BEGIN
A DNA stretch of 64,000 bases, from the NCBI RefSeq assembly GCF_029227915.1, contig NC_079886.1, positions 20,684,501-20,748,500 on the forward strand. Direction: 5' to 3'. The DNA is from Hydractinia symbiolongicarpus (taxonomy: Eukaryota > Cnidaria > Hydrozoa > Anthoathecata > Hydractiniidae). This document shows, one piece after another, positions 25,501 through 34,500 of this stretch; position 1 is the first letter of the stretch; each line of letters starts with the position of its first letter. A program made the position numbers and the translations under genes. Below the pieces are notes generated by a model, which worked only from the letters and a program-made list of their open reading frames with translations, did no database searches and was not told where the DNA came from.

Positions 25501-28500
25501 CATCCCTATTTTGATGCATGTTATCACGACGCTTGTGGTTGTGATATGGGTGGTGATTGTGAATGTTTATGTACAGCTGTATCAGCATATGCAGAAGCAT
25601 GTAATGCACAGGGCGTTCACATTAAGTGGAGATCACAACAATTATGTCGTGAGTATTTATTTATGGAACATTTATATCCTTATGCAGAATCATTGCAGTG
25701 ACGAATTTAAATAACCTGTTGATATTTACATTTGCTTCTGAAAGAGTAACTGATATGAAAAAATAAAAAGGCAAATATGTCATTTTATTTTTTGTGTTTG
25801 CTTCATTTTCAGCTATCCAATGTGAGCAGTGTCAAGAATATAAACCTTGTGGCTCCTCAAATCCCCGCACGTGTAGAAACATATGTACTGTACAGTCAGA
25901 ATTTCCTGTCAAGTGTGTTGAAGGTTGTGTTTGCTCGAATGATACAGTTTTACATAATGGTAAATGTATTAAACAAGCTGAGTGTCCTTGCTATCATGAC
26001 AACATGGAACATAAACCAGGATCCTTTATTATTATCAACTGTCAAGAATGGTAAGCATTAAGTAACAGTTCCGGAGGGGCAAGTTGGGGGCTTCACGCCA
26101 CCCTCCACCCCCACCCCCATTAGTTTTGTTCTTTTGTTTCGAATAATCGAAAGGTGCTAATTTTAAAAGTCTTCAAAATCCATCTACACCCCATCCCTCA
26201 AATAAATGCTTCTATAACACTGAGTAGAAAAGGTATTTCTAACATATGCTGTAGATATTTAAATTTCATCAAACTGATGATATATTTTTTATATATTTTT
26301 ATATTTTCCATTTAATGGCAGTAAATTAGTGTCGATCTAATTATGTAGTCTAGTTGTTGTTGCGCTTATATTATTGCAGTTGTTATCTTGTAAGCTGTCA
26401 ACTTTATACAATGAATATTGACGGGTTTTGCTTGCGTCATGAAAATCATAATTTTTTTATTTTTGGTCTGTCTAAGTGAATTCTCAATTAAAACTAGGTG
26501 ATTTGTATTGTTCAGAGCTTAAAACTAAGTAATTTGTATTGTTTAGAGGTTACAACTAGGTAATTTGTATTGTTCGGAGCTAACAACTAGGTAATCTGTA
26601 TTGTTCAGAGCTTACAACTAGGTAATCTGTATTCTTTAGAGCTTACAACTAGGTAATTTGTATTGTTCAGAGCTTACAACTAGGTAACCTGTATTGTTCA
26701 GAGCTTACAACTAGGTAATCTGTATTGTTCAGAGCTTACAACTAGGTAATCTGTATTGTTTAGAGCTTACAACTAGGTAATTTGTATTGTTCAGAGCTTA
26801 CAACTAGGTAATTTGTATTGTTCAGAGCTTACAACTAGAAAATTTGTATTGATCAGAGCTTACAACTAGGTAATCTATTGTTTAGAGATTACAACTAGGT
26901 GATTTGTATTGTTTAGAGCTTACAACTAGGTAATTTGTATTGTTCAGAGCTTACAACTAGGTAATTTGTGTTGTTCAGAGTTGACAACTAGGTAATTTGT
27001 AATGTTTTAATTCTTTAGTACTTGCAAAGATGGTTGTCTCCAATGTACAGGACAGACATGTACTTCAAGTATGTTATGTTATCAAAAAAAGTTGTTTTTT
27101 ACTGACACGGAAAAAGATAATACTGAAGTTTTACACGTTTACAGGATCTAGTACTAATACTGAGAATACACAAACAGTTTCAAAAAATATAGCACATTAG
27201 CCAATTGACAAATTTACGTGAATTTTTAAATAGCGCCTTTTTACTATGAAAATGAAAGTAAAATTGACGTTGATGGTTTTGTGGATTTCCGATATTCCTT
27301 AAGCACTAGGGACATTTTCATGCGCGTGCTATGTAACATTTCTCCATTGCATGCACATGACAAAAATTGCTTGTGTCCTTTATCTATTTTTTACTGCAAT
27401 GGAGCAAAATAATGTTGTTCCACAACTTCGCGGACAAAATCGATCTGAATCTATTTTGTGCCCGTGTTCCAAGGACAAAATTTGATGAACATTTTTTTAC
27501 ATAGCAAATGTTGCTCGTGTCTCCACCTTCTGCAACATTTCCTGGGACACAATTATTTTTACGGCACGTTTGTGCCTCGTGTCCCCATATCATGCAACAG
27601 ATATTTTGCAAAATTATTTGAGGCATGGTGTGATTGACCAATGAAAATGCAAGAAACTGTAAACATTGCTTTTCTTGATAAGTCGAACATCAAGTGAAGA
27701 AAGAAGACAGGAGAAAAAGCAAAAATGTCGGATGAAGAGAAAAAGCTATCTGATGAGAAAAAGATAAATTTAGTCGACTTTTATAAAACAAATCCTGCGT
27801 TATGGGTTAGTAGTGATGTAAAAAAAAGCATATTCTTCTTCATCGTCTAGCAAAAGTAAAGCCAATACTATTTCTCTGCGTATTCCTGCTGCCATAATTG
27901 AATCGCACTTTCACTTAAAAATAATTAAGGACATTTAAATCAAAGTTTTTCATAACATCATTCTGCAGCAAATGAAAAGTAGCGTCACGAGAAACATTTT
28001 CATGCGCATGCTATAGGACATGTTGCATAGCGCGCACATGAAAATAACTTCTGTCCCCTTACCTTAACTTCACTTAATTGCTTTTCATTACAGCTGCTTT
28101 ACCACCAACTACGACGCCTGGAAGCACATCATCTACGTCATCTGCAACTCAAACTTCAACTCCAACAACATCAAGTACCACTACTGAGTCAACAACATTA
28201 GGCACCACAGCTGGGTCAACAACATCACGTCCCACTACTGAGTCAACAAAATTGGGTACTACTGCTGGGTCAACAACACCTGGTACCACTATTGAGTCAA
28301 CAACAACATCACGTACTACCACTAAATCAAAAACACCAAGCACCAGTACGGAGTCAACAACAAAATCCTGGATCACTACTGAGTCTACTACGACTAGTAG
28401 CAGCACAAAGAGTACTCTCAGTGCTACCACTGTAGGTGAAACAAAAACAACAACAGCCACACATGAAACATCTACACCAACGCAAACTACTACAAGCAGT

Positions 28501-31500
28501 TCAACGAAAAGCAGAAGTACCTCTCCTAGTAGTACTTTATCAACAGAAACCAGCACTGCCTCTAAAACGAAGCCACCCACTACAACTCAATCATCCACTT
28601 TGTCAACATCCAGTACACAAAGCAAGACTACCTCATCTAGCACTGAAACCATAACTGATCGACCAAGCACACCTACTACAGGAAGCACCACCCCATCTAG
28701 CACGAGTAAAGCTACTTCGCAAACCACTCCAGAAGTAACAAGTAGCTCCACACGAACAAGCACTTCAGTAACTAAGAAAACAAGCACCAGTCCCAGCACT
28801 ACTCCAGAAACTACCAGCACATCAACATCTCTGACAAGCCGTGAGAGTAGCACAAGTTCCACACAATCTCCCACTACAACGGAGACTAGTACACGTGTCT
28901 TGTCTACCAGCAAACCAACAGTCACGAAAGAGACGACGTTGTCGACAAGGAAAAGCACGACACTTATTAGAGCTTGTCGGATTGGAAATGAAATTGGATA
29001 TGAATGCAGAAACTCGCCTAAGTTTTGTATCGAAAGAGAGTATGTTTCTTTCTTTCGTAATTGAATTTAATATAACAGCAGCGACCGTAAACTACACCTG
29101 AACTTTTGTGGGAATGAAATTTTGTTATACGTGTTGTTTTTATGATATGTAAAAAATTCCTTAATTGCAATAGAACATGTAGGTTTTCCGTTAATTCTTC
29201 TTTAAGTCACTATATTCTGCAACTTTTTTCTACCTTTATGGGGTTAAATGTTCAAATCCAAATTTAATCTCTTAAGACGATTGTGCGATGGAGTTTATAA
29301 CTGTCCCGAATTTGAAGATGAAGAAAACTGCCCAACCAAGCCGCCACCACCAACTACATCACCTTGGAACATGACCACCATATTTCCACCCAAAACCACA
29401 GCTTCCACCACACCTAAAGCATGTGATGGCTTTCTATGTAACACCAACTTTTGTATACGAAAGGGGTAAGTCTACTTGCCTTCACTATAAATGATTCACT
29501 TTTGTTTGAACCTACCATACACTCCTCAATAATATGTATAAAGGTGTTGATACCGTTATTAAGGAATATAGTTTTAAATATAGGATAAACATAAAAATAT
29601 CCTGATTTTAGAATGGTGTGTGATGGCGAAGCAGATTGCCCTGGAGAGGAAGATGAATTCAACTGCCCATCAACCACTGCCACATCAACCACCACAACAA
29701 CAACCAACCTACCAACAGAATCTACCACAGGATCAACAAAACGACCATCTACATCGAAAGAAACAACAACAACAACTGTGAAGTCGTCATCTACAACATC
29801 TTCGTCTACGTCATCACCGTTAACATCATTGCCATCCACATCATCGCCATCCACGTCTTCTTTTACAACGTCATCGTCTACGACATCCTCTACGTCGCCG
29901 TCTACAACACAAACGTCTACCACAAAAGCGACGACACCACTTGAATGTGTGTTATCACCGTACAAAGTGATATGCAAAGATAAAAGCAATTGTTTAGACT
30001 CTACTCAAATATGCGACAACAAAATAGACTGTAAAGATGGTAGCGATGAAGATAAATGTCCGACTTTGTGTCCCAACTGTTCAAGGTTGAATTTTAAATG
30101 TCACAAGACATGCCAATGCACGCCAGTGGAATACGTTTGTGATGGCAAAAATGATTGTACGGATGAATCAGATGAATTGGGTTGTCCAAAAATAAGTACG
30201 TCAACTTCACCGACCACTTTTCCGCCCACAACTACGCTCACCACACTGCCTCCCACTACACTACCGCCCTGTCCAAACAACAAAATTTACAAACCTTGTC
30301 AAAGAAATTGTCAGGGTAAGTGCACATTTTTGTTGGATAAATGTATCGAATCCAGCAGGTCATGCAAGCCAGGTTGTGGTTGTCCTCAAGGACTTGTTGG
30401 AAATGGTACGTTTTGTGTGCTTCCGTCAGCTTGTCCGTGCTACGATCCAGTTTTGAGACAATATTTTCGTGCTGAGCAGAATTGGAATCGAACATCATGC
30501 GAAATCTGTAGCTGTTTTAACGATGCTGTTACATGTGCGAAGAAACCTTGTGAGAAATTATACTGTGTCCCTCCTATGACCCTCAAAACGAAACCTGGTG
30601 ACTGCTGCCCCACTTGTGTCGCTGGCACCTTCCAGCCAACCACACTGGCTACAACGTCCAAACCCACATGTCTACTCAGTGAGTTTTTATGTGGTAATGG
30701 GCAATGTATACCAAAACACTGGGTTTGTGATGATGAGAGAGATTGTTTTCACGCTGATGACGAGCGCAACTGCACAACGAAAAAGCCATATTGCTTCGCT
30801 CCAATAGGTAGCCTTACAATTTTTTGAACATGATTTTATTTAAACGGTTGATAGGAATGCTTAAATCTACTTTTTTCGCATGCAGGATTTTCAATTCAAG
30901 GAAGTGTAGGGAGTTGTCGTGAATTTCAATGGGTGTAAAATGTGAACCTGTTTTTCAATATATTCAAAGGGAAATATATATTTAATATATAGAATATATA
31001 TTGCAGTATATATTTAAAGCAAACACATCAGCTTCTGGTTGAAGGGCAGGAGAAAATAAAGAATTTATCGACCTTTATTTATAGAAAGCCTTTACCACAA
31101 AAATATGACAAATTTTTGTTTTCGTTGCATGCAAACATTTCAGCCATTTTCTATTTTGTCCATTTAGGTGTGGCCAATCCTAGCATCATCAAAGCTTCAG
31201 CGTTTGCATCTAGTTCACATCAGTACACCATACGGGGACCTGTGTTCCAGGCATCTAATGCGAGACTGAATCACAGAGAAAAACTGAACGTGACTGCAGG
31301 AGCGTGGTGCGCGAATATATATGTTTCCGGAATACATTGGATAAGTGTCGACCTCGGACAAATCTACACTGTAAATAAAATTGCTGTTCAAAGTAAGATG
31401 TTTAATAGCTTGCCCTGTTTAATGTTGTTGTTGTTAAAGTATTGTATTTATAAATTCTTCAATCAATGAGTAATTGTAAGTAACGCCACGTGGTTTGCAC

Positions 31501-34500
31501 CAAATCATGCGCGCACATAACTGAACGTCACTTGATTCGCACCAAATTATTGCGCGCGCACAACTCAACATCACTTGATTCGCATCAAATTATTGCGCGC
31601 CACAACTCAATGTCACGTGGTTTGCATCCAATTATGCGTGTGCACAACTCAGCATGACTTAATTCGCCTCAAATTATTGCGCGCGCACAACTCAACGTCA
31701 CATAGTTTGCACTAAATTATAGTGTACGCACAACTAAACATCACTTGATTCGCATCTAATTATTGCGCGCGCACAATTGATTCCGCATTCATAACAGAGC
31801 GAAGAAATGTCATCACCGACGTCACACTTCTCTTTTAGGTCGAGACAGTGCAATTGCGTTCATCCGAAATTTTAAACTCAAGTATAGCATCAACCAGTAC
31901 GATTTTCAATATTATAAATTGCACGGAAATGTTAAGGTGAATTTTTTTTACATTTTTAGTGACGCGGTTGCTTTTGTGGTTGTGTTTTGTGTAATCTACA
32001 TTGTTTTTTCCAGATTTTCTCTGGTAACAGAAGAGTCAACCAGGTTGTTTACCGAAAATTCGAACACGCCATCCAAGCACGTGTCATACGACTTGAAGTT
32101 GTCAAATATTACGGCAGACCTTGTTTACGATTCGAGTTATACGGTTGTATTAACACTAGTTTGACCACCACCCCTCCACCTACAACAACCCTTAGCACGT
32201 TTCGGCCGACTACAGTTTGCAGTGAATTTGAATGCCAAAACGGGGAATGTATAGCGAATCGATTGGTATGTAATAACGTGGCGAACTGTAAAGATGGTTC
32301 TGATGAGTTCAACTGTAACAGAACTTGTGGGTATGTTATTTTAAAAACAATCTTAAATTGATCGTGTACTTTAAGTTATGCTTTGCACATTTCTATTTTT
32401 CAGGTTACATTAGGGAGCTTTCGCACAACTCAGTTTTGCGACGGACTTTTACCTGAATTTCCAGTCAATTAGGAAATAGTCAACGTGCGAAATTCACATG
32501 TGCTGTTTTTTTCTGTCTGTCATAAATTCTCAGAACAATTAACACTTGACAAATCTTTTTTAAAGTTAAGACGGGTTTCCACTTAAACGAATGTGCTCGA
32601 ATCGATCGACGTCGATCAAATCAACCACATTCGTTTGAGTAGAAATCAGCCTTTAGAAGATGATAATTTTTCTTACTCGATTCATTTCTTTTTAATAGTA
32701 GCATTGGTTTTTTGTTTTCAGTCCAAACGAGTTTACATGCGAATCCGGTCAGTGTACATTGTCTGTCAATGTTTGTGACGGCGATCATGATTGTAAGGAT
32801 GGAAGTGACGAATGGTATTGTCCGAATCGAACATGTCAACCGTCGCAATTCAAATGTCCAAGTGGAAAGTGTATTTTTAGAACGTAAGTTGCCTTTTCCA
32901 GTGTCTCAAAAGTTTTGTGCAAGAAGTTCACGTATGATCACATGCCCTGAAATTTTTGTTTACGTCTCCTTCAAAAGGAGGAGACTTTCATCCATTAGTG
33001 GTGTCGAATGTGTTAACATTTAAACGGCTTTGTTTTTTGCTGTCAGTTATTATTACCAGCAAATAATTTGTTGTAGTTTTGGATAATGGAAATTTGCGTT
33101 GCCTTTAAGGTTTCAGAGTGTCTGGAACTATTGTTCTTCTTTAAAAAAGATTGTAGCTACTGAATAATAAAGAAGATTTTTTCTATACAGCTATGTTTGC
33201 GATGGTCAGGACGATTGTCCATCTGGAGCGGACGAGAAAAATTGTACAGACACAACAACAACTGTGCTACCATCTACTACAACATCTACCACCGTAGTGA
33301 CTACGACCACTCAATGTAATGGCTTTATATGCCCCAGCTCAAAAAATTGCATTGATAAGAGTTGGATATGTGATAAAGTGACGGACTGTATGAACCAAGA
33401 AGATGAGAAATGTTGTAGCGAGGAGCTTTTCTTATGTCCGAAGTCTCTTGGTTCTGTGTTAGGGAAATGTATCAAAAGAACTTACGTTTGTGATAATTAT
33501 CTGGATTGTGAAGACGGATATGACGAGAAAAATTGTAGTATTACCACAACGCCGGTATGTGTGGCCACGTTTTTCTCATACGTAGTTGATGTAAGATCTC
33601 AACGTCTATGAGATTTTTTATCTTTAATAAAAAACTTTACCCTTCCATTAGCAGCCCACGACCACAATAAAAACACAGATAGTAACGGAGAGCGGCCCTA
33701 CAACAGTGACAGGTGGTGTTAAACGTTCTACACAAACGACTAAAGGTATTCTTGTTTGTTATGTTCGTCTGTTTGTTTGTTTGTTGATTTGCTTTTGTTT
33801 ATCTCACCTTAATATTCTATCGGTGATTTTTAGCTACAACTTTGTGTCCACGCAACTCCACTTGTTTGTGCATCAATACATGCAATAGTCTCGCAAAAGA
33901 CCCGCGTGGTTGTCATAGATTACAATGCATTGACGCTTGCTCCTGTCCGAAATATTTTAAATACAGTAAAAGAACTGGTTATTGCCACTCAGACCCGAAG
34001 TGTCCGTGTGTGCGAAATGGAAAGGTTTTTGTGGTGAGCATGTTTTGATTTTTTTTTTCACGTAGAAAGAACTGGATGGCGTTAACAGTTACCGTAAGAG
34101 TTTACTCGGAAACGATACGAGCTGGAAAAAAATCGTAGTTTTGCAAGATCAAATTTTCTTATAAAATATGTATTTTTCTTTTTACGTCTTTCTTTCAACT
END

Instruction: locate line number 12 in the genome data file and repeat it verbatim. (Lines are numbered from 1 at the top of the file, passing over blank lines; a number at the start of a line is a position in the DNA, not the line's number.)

26401 ACTTTATACAATGAATATTGACGGGTTTTGCTTGCGTCATGAAAATCATAATTTTTTTATTTTTGGTCTGTCTAAGTGAATTCTCAATTAAAACTAGGTG